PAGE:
The terms raster and vector were introduced back in Chapter 1 to denote two fundamentally different strategies for representing geographic phenomena. Both strategies involve simplifying the infinite complexity of the Earth's surface. As it relates to elevation data, the raster approach involves measuring elevation at a sample of locations. The vector approach, on the other hand, involves measuring the locations of a sample of elevations. I hope that this distinction will be clear to you by the end of this chapter.
Figure 7.4.1 compares how elevation data are represented in vector and raster data. On the left are elevation contours, a vector representation that is familiar with anyone who has used a USGS topographic map. The technical term for an elevation contour is isarithm, from the Greek words for "same" and "number." The terms isoline, isogram, and isopleth all mean more or less the same thing. (See any cartography text for the distinctions.)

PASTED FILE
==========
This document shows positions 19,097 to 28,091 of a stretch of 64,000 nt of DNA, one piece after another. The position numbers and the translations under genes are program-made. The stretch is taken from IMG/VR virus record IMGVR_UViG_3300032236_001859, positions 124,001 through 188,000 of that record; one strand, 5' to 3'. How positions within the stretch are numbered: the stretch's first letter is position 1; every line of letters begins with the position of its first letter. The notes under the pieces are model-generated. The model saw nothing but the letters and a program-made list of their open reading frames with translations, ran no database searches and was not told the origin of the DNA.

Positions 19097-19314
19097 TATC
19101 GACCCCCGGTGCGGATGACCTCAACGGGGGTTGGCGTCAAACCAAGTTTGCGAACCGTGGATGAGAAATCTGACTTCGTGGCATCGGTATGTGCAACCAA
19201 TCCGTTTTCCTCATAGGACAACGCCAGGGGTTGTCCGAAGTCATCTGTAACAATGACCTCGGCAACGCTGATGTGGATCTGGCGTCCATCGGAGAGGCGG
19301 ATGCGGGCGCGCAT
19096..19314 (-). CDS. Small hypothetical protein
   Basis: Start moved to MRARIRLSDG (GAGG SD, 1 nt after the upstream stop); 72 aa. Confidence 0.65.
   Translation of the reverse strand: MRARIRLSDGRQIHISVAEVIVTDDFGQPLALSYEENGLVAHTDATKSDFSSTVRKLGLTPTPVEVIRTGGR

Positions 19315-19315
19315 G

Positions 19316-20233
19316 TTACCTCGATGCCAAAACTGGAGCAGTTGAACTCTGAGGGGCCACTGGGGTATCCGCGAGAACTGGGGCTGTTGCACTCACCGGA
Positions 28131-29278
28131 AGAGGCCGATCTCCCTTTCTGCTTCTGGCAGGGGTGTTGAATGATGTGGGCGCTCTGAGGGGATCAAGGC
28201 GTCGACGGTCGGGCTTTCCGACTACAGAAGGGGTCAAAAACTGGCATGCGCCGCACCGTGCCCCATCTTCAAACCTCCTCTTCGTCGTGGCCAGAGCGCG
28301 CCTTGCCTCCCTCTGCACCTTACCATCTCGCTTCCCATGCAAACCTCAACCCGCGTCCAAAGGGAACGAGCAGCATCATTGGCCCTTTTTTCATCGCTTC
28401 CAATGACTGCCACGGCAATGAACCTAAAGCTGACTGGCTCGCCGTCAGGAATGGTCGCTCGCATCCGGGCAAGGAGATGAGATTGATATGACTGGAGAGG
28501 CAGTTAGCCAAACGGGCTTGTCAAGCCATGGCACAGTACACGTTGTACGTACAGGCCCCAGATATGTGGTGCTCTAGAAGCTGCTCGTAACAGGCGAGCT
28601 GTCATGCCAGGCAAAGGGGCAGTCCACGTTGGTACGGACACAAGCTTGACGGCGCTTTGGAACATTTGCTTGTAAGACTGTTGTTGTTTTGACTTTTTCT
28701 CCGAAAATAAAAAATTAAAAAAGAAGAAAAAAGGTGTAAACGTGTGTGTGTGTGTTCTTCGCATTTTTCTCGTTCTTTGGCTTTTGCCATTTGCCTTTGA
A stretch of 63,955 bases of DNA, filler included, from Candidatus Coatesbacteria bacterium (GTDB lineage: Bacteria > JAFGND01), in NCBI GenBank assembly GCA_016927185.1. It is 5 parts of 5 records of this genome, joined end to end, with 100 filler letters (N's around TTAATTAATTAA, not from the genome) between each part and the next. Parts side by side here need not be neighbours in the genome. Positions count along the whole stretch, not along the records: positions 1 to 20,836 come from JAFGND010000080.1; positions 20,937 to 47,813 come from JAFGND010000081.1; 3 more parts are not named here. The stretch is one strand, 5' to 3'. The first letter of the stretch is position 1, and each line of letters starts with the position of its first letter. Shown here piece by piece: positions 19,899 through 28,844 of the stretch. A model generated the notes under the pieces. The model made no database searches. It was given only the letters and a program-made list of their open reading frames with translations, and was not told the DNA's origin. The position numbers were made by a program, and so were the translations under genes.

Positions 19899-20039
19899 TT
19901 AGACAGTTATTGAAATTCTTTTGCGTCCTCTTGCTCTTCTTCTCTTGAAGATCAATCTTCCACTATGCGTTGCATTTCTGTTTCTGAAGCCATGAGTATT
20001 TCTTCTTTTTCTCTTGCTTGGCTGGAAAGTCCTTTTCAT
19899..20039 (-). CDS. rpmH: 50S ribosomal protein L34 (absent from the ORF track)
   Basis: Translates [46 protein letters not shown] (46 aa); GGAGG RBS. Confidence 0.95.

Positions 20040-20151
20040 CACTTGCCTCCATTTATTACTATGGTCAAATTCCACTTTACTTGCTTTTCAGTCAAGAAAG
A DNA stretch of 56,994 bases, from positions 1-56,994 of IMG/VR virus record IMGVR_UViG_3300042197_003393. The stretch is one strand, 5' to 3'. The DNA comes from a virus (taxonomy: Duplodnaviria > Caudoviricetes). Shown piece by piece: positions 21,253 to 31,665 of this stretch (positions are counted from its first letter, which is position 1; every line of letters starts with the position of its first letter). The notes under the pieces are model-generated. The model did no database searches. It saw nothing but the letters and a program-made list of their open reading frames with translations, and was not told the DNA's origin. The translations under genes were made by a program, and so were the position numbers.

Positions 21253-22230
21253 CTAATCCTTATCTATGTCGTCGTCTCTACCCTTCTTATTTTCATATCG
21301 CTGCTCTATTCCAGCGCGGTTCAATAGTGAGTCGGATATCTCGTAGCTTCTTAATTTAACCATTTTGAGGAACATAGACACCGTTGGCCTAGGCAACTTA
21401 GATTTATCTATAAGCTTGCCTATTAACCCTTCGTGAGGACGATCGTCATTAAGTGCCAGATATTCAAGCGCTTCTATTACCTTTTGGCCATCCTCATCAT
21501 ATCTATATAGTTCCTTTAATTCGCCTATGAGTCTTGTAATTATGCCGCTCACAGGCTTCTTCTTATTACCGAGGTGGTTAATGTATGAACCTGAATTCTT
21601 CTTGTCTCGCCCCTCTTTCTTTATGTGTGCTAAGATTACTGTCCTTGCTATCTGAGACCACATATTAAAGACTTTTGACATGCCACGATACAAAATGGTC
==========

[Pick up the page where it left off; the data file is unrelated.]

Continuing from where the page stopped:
As you will see later in this chapter, when you explore Digital Line Graph hypsography data using Global Mapper or dlgv 32 Pro, elevations in vector data are encoded as attributes of line features. The distribution of elevation points across the quadrangle is therefore irregular. Raster elevation data, by contrast, consist of grids of points at which elevation is encoded at regular intervals. Raster elevation data are what's called for by the NSDI Framework and the USGS National Map. Digital contours can now be rendered easily from raster data. However, much of the raster elevation data used in the National Map was produced from digital vector contours and hydrography (streams and shorelines). For this reason, we'll consider the vector approach to terrain representation first.